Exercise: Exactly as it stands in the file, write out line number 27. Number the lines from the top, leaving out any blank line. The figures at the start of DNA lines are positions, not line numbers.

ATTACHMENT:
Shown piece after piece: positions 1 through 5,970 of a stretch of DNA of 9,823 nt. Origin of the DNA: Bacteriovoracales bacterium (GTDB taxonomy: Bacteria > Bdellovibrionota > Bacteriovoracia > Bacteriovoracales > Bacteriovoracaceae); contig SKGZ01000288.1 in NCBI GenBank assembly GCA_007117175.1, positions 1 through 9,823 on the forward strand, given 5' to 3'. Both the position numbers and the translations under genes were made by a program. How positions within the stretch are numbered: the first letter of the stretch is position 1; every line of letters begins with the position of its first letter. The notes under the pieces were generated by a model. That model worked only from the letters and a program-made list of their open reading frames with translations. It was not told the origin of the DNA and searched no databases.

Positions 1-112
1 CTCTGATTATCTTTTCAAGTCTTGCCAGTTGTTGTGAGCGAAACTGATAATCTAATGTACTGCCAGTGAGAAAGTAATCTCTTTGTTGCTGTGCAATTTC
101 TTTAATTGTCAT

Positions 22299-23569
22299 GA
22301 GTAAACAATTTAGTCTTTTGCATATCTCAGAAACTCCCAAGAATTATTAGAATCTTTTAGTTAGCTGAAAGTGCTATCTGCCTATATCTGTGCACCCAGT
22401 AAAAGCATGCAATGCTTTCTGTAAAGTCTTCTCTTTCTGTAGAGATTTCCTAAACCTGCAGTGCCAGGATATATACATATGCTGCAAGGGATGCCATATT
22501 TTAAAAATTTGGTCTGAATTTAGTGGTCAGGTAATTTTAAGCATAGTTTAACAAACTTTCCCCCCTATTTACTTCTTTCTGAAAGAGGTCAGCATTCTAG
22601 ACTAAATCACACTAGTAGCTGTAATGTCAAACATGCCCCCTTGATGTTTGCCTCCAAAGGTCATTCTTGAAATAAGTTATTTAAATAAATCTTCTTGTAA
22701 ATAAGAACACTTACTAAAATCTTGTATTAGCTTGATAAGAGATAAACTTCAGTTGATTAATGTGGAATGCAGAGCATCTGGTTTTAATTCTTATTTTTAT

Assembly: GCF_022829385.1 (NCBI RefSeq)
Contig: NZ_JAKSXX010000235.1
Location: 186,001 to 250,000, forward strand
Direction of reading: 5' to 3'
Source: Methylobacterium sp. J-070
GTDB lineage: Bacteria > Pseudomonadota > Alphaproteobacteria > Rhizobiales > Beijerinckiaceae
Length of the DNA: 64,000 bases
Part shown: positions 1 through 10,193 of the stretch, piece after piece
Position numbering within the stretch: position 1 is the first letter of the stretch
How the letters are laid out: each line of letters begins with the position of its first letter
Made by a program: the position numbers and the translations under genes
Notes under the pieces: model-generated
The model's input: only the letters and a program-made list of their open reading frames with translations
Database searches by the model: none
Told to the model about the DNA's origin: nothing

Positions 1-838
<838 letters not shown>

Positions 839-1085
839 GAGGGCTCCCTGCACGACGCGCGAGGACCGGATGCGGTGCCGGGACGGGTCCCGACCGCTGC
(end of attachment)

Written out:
Positions 1-838